This collected work, written primarily by practical theologians, reflects on the phenomenon of corruption in the liberal democracy of post-apartheid South Africa. Liberal democracy has considerable salience in the contemporary world. Not only is it the form that many of the world’s most powerful and influential nations approve of, but it is a political system that has been tried – and used – by many developing countries. South Africa is described as predominantly Christian, and in such a context corruption should not be expected. However, it is strongly prevalent and undermines the values of both democracy and Christianity. Not only does corruption promote a general lack of trust in institutions and leadership, but it stimulates a perpetual culture of corruption that invades all spheres of life.
The book suggests strategies for redressing the current ‘culture of corruption’. Although the chapters represent different perspectives, the shared objective is to emphasise that corruption is unethical, as well as to describe and explain why it is taking place and how the situation should appear. The explanation focuses on the negative consequence of corruption: it does not respect human dignity or the ‘otherness’ of others; it exacerbates poverty; it weakens religious values and norms; and it is not conducive to social cohesion in the country. The authors also share the theological premise that God is present in this world. In the kingdom of God, believers are encouraged to participate in the ‘clean-up’ process which includes combating the phenomenon of corruption.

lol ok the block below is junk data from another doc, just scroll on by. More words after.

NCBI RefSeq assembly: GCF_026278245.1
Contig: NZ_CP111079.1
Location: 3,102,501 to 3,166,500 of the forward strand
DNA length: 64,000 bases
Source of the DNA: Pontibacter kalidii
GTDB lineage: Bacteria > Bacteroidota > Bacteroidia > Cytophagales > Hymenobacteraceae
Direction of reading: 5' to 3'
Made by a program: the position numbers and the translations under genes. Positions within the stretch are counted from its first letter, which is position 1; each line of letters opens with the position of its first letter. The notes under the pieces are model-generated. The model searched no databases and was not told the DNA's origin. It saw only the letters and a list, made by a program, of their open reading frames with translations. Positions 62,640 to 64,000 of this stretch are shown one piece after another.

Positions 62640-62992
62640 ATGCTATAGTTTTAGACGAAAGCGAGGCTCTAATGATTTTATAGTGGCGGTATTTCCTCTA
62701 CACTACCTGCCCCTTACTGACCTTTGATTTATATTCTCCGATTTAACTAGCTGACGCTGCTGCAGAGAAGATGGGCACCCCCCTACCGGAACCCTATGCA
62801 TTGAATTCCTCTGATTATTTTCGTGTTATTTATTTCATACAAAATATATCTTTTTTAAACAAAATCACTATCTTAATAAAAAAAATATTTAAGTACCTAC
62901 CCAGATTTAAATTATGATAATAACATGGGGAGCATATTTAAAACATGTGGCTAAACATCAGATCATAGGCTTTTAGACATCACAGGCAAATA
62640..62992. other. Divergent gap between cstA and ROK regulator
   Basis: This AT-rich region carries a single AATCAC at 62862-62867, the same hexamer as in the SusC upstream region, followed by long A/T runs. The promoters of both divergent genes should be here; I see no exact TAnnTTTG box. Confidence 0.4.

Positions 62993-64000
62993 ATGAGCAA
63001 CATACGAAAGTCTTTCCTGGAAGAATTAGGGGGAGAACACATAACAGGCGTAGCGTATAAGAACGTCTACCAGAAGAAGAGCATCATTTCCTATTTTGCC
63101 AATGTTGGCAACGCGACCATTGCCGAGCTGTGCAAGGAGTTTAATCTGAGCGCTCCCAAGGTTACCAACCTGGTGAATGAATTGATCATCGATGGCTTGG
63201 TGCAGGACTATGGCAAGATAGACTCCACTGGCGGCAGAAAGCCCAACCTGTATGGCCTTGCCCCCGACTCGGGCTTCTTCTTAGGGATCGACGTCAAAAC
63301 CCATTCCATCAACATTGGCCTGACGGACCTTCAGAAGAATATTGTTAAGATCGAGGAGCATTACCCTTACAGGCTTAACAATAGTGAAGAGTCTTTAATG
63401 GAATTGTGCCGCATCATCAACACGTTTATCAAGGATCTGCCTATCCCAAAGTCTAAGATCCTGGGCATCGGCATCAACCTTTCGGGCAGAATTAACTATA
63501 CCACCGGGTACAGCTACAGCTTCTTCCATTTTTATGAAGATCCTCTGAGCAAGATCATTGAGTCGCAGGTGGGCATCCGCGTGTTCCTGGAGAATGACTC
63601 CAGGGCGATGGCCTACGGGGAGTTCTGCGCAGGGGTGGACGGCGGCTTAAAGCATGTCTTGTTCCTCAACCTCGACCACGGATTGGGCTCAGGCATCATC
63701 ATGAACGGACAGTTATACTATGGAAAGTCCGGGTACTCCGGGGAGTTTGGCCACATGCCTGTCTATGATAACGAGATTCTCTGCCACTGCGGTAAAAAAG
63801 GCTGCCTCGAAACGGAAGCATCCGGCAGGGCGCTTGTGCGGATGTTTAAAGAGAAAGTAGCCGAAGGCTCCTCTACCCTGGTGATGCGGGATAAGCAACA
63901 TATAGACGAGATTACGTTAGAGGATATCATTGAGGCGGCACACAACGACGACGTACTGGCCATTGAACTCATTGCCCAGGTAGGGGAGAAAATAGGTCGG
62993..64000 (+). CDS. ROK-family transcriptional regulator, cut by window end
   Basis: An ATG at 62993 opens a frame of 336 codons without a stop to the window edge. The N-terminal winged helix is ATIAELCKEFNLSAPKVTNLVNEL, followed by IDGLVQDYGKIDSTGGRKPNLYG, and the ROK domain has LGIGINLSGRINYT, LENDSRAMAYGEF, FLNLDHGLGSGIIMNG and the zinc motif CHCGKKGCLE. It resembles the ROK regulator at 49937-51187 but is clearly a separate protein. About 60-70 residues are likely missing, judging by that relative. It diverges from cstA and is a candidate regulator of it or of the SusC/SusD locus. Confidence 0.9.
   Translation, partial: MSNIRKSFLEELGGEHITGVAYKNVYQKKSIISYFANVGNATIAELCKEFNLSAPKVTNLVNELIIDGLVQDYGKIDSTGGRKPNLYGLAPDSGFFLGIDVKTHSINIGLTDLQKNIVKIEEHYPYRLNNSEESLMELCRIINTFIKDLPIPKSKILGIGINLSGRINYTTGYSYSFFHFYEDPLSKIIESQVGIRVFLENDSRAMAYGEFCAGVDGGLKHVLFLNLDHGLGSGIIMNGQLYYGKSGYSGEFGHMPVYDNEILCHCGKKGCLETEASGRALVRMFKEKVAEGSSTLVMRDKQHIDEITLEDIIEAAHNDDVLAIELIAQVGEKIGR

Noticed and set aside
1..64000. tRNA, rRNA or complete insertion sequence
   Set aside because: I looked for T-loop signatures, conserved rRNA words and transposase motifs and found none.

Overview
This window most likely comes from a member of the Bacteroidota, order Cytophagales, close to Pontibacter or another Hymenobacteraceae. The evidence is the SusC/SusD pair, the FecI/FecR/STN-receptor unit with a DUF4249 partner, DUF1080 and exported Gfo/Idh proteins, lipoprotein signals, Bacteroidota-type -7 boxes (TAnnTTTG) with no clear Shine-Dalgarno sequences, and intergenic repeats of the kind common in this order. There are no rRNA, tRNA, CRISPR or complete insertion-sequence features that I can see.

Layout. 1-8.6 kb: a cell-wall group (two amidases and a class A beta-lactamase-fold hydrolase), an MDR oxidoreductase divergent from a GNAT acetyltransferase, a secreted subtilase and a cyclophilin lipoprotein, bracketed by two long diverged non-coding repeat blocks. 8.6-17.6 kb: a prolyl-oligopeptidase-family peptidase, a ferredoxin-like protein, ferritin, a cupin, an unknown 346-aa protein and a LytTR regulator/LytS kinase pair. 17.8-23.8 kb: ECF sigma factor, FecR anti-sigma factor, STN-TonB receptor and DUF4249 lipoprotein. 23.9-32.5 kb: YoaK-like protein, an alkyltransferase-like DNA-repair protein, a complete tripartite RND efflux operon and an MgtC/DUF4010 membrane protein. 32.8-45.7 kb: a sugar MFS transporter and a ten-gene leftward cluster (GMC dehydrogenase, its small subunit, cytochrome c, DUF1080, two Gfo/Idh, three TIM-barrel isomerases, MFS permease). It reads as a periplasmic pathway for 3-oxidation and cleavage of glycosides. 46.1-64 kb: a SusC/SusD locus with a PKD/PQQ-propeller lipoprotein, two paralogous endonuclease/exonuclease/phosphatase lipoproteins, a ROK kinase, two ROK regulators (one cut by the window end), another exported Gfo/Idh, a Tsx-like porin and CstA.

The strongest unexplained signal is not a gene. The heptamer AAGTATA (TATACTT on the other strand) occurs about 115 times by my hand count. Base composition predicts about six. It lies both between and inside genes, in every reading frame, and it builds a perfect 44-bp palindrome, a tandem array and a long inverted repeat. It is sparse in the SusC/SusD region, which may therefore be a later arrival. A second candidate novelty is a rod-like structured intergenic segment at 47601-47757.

Copyright (c) 2016 F.P. Kruger, B.J. de Klerk